This means the UK will not leave the bloc without a deal on Thursday and lent GBP modest support. However, a longer delay means further Brexit uncertainty. As Deloitte’s global Brexit lead Amanda Tickel stated: “While there is relief that the disruption of a no-deal exit on 31 October is off the table, further delay prolongs uncertainty. Businesses will be wondering what to do with partially implemented restructuring, stockpiles and logistics plans. With the added stepping stone of a possible election in the coming weeks, planning for the future could be even harder.”
Meanwhile, MPs are preparing to vote on Boris Johnson’s proposals for an early general election on 12 December.
While the Prime Minister seems unlikely to gain enough support from MPs in order to pass a motion for an early election, he is expected to continue to push for one.
The Scottish National Party (SNP) and Liberal Democrats have also proposed an early election to take place on 9 December, and an anonymous source from Downing Street said that the government would introduce an “almost identical” bill to the option from the SNP and Lib Dems if Labour voted down their plan.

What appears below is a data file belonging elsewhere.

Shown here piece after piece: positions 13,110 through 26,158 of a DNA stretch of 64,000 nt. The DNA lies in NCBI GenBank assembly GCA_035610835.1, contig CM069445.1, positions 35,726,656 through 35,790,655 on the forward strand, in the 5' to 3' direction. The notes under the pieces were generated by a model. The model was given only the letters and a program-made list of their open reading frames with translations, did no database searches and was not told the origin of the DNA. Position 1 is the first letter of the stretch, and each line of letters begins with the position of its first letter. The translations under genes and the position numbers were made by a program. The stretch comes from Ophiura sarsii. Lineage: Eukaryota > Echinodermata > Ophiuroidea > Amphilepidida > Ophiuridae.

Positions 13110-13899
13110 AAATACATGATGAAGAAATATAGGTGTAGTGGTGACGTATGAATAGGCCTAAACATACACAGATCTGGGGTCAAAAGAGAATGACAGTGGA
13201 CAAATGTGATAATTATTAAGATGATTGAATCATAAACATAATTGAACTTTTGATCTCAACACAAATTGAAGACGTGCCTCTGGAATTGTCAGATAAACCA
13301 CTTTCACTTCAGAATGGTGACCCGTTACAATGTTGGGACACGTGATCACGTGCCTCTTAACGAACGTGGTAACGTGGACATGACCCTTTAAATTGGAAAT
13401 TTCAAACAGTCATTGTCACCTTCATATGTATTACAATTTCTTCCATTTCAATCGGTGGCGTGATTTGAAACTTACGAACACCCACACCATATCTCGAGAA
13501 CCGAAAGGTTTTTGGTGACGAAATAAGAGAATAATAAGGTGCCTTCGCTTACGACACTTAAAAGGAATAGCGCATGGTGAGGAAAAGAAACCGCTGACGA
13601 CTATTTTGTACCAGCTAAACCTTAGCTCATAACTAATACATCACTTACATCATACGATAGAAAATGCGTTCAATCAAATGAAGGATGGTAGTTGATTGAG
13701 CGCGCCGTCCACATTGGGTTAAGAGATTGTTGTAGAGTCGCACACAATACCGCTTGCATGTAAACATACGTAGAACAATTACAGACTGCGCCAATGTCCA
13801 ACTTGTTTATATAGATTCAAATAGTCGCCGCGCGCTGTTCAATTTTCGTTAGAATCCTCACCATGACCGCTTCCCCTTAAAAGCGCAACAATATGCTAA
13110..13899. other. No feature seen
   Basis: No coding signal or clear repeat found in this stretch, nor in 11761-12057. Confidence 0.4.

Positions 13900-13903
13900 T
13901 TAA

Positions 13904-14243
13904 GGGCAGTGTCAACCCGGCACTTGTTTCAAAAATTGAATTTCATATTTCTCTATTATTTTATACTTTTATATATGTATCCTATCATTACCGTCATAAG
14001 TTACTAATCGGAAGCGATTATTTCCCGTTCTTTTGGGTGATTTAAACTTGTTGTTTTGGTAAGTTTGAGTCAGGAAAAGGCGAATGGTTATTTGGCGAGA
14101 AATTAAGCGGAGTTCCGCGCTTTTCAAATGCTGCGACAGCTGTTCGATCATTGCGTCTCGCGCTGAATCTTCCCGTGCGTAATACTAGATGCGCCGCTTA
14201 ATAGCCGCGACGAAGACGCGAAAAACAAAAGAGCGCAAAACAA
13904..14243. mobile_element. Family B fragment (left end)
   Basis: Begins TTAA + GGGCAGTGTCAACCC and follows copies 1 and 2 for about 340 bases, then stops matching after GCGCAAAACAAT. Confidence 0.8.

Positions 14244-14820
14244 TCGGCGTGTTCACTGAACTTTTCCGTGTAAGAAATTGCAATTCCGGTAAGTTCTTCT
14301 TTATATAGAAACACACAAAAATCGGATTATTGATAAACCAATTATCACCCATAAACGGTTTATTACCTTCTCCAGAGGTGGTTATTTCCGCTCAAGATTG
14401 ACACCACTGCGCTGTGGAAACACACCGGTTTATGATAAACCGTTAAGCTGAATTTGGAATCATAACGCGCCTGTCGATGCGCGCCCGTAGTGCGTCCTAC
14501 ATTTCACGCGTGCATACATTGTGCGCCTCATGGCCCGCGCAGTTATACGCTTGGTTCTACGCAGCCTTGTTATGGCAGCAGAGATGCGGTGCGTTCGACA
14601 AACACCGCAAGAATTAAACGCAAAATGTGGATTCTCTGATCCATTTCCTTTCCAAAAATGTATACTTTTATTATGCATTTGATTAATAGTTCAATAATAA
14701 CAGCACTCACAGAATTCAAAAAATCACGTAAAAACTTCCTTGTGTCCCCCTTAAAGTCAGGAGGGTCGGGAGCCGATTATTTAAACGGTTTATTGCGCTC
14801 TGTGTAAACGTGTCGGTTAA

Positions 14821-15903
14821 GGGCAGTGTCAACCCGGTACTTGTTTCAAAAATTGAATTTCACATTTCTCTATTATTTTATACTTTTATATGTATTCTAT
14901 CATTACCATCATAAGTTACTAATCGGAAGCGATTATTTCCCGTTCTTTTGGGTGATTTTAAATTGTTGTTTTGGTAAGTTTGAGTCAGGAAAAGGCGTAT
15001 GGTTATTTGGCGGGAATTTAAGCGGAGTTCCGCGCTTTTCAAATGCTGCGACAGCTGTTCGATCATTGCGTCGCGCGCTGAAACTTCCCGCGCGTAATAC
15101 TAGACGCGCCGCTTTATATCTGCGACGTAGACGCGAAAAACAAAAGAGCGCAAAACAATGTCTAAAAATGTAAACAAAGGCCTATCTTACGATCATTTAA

The source also added that the UK “will have a pre-Christmas election anyway.”
Meanwhile, the single currency edged down against the pound as data revealed that bank lending to companies in the Eurozone fell in September, suggesting that after a period of resilience corporate lending is beginning to slow.
The data suggests that despite the fresh stimulus launched by the European Central Bank (ECB) to encourage banks to provide credit, the banks are taking credit out of the economy.
Looking ahead, the euro could be left under pressure on Tuesday following a speech from German central bank President Jens Weidmann.
If the Bundesbank President mentions the issues facing the bloc’s largest economy, including weaker consumer confidence, the euro could extend its losses against the pound.